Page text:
Who could be the next Ted Cruz? Top 10 tea party primaries of 2014.

In five years, the tea party has launched some of the most charismatic and controversial Republicans in office today, including Sens. Ted Cruz of Texas and Rand Paul of Kentucky. Who are the movement’s top candidates this cycle, and what are their prospects? Here’s a look:

1. Mississippi: Chris McDaniel vs. Thad Cochran

Timothy D. Easley/AP
US Senate candidate Chris McDaniel (R) of Mississippi speaks to a gathering at FreePAC Kentucky earlier this month at the Kentucky International Convention Center in Louisville. He is in a runoff with incumbent Sen. Thad Cochran for the GOP nomination.

Update: Tea party-backed Chris McDaniel won 49.5 percent of the vote in the June 3 Republican primary, and six-term Sen. Thad Cochran (R) got 49 percent. A third candidate got 1.5 percent. Because no one won a majority, state Senator McDaniel and Senator Cochran will compete again in a runoff on June 24.

Here’s the background: In the early going, McDaniel was seen as the strongest challenger to a sitting US senator this cycle – and the result on June 3 bore that out. He’s a young (early 40s), energetic trial lawyer and former talk radio host, with six years' service in the state legislature – and he believes Cochran is an old-style, big-spending Washington politician.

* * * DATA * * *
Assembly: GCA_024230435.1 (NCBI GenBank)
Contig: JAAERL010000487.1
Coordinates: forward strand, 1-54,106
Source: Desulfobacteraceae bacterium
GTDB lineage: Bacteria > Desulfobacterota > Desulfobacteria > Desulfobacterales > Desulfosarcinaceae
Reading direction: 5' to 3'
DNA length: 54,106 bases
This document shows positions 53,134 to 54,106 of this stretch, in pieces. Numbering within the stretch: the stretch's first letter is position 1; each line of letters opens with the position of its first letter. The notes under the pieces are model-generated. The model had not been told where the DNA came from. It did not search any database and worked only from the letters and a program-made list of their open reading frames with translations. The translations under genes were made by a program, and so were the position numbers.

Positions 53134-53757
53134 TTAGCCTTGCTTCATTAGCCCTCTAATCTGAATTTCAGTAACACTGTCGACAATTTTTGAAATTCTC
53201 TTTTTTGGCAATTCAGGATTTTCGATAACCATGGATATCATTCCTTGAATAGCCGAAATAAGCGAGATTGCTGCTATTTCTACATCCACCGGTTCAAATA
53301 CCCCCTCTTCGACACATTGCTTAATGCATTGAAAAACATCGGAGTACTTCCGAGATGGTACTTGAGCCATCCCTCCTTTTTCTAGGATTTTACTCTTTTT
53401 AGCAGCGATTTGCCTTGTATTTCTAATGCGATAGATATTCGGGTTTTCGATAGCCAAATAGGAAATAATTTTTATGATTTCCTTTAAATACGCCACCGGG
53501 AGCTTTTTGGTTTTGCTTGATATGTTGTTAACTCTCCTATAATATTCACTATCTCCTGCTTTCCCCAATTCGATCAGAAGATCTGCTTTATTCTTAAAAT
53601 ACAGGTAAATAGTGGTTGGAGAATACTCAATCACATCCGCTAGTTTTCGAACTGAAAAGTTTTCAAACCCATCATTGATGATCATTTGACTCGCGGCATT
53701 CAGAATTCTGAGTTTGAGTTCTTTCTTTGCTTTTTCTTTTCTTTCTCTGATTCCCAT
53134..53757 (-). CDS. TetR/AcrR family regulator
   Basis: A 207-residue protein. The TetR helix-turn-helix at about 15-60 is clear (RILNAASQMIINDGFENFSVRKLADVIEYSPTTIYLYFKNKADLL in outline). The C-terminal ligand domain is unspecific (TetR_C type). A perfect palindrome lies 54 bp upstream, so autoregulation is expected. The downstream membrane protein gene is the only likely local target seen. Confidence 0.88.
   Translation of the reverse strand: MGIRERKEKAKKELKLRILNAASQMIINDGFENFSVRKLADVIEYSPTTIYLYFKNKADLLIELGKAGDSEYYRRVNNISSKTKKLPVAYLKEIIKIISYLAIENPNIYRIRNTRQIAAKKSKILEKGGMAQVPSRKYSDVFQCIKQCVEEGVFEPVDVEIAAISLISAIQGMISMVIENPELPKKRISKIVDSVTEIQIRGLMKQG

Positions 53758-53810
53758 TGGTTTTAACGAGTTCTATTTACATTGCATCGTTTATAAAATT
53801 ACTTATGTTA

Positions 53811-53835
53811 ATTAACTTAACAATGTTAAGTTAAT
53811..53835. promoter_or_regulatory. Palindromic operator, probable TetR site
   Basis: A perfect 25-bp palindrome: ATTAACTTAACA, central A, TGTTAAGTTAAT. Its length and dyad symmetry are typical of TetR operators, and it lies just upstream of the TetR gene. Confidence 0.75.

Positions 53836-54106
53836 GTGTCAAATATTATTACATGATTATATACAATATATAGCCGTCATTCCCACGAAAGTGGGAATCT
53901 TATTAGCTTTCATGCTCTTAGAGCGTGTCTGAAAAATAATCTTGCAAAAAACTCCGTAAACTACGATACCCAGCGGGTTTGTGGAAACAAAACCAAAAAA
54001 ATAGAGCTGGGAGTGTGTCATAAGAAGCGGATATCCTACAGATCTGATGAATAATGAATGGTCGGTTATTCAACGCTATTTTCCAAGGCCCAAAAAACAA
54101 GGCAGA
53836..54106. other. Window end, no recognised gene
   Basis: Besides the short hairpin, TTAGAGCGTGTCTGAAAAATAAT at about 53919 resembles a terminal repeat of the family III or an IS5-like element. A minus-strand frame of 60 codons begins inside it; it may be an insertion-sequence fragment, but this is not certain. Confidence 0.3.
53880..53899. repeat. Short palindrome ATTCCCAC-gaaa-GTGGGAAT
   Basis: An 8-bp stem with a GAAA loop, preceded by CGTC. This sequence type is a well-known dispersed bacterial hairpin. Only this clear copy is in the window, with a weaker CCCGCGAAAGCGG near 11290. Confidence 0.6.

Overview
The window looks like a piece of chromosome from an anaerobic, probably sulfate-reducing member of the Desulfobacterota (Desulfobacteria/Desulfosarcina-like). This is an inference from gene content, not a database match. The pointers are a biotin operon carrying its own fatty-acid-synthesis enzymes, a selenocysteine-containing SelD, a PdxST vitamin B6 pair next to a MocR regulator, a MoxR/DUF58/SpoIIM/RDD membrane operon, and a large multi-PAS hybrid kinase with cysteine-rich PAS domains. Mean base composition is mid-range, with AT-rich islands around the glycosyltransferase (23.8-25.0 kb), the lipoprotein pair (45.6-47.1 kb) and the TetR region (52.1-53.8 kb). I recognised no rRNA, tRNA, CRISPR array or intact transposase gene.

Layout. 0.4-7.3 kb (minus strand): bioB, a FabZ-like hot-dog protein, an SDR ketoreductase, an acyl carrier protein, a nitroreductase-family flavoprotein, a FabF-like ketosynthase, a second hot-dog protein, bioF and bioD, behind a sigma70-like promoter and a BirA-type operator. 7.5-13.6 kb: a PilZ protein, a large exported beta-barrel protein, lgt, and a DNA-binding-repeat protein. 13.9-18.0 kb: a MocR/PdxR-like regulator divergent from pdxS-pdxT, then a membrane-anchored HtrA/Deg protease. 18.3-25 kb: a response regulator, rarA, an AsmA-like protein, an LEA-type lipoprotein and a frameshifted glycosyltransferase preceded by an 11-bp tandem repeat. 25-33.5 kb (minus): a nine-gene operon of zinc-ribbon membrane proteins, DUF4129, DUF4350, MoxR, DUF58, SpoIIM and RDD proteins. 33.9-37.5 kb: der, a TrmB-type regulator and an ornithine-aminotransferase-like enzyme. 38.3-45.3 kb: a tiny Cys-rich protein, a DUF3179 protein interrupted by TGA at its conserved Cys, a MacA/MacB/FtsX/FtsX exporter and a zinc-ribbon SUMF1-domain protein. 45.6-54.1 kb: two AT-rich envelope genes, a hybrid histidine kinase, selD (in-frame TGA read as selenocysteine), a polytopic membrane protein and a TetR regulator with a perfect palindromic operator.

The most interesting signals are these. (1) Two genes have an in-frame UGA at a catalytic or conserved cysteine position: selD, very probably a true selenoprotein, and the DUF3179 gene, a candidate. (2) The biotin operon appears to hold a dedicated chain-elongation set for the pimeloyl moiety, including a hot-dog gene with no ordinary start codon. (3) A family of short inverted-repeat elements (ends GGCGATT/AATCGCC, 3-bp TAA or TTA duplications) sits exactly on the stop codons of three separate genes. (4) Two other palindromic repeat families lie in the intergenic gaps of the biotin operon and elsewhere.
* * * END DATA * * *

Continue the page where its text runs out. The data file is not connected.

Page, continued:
The tea party movement gives McDaniel’s campaign energy on the ground, though Cochran’s establishment-backed campaign was able to spur turnout based on his 42 years of bringing home the bacon.

Scandal broke out late in the campaign: A McDaniel supporter was arrested for allegedly posting a video on YouTube with pictures of Cochran’s bedridden wife. Three other men with tea party ties were arrested for conspiracy. The McDaniel campaign says it was not involved, but the incident stalled the candidate’s momentum for a time.

Mississippi Democrats nominated former US Rep. Travis Childers. They hope McDaniel wins the primary, then blows up in the general, as has happened in the last two cycles with tea party-backed nominees. A Democratic pickup in deep-red Mississippi is improbable, but if it happened, that would set back the Republican drive to retake the Senate.

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